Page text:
Hidden Treasures

Hidden Treasures

A student walks into a classroom and meets her voice teacher for the first time.  Walls are up, this person is a stranger. As the weeks go by, however, student and teacher get to know each other.  Slowly, between the scales and the breath exercises, a relationship develops that is unique in this world.  The teacher earns the trust of the student and as a result the student starts feeling safe, the walls come down.  That safety leads to a willingness to take in new information, to challenge and be challenged, to confidence.

The opportunity to engage in a mentoring relationship is a major focus of the private music lessons that ArtSmart provides. It is the hidden gem that lies waiting to be found whenever a student and teacher engage in consistent, one on one interactions over an extended period of time.  Not surprisingly, the chance to form this kind of relationship is commonly overlooked when discussing private music lessons.  We give students weekly, 45 minute lessons from the same teacher for the entire school year.  Early on, our team identified this opportunity as an important way to extend the benefits of music lessons beyond simply learning how to play an instrument or sing a song.  Mentoring is the art of guiding a student to find the answer instead of being handed it on a sheet of paper. It goes beyond repeating arpeggios and adjusting embouchure.  It is our belief that by approaching the teacher/student relationship as one of mentor/protégé, students will gain a set of tools they can apply to achieve any objective.

The two central tenets of the ArtSmart mentoring model are (1) teaching by asking questions and (2) empowering the student to set their own goals.  At the end of every lesson the teaching fellow asks his or her student to set a goal for the following week.  It could be as seemingly simple as, “Sing the first sentence from memory” or as grandiose as, “Memorize all of Schuman’s Dichterliebe.” Then at some point during the following week’s lesson, the teaching fellow asks the student to remind him or her what the goal for that week was. Together they proceed to determine if the objective was achieved or not.  This is not a test, it is a collaboration.  If the goal was achieved a moment of celebration is enjoyed and the two briefly reflect on what led to the success.  If it wasn’t reached that week, student and teacher ask why and use that knowledge to inform the setting of next week’s goal. The teacher accomplishes all of this by asking questions.  Teaching by questioning is an incredibly powerful process by which the teacher gets on the student’s level and focuses the students thinking on a given subject.  The two work as a team to interpret thoughts and overcome challenges.  It instills in the student a sense of confidence and desire to know more.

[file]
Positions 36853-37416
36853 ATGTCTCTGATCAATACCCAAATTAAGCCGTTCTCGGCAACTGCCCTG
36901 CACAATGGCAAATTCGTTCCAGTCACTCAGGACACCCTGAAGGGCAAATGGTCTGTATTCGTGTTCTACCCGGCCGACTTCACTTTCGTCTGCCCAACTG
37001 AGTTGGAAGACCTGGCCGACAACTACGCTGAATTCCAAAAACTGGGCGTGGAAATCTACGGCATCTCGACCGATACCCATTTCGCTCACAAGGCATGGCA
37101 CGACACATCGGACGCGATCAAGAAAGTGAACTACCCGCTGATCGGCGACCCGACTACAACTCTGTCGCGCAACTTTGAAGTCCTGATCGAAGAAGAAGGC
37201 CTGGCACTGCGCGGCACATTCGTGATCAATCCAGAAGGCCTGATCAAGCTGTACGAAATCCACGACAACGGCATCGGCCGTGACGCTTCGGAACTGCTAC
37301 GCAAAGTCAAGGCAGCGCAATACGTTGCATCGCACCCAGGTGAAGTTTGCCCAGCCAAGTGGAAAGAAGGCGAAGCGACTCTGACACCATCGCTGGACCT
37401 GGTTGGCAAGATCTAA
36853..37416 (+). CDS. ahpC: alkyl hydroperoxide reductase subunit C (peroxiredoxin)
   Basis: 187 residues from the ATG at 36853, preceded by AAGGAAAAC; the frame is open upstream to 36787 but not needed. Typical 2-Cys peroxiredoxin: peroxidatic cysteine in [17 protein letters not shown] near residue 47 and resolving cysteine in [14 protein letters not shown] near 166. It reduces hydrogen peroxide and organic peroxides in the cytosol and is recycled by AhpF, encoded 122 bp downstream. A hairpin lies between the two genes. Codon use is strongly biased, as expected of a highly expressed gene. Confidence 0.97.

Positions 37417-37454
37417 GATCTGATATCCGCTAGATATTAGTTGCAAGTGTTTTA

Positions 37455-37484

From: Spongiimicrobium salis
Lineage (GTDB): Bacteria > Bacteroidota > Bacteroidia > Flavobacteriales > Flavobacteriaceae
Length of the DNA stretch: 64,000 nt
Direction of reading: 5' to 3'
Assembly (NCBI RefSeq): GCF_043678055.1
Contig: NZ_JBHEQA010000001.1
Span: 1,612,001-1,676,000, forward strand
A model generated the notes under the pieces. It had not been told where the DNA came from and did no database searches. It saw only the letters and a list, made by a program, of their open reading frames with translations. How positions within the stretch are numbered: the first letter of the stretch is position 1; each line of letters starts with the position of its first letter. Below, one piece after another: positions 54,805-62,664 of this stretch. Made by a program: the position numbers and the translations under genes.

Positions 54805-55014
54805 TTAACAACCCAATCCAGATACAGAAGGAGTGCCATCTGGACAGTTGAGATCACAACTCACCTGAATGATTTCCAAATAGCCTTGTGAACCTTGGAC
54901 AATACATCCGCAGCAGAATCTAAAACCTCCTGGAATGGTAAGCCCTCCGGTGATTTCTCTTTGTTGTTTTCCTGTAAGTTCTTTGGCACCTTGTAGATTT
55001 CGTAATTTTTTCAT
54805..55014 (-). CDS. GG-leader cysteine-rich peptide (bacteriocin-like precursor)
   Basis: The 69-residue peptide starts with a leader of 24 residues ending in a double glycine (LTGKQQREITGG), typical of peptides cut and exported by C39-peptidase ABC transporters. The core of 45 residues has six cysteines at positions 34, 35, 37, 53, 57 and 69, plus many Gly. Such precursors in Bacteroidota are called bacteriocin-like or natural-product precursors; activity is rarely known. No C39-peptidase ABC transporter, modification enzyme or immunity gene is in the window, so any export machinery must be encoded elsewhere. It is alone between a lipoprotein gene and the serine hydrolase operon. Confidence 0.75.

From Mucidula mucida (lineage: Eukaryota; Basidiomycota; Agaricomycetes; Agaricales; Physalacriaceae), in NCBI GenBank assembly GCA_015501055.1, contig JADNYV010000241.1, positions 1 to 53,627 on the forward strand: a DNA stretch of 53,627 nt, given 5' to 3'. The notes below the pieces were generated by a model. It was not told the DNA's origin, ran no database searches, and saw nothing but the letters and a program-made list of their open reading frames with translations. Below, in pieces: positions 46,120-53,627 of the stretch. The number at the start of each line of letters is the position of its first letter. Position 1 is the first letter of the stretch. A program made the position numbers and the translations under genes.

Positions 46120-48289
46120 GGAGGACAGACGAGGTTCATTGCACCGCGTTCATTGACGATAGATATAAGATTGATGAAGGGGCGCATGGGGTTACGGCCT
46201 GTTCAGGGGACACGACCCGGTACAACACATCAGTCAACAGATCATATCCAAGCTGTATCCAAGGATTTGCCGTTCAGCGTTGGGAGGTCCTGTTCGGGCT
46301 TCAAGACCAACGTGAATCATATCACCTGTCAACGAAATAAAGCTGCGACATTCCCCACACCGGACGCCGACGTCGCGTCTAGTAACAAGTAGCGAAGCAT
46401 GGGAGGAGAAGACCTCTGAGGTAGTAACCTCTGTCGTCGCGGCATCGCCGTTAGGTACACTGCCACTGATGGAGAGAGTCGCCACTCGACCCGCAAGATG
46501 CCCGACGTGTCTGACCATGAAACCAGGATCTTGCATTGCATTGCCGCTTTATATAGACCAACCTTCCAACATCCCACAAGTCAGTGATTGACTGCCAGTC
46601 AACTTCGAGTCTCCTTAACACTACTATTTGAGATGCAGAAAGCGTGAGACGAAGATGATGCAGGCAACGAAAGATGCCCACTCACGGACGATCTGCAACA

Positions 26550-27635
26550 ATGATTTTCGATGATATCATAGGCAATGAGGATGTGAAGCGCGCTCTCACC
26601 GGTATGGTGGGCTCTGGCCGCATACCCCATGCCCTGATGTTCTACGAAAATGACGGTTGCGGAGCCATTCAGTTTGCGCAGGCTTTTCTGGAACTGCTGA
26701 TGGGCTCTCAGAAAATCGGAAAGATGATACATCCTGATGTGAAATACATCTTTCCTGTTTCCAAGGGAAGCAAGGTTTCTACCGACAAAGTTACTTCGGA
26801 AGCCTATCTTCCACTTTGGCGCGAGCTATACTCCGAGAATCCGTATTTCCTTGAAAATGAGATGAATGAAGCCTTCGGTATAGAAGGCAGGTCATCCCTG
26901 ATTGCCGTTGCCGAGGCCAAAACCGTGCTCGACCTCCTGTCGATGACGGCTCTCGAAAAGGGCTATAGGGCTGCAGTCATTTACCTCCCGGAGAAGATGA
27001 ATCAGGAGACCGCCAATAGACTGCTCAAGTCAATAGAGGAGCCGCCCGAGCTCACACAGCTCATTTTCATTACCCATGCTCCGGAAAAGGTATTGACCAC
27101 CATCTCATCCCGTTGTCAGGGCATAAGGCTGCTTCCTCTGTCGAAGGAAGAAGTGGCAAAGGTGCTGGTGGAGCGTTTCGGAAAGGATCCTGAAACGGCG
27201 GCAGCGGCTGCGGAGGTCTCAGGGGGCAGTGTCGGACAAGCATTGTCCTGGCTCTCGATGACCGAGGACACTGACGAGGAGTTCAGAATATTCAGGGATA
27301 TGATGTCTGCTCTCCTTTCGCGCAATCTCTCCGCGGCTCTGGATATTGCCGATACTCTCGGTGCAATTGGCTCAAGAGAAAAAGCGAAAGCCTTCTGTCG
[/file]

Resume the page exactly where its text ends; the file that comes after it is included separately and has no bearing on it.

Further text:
I’m so excited to see the relationships that form between our incredible teachers Tom and Hannah; and the amazing students at East Side High. It will take time to form relationships built on trust, but the payoff will be incredible.

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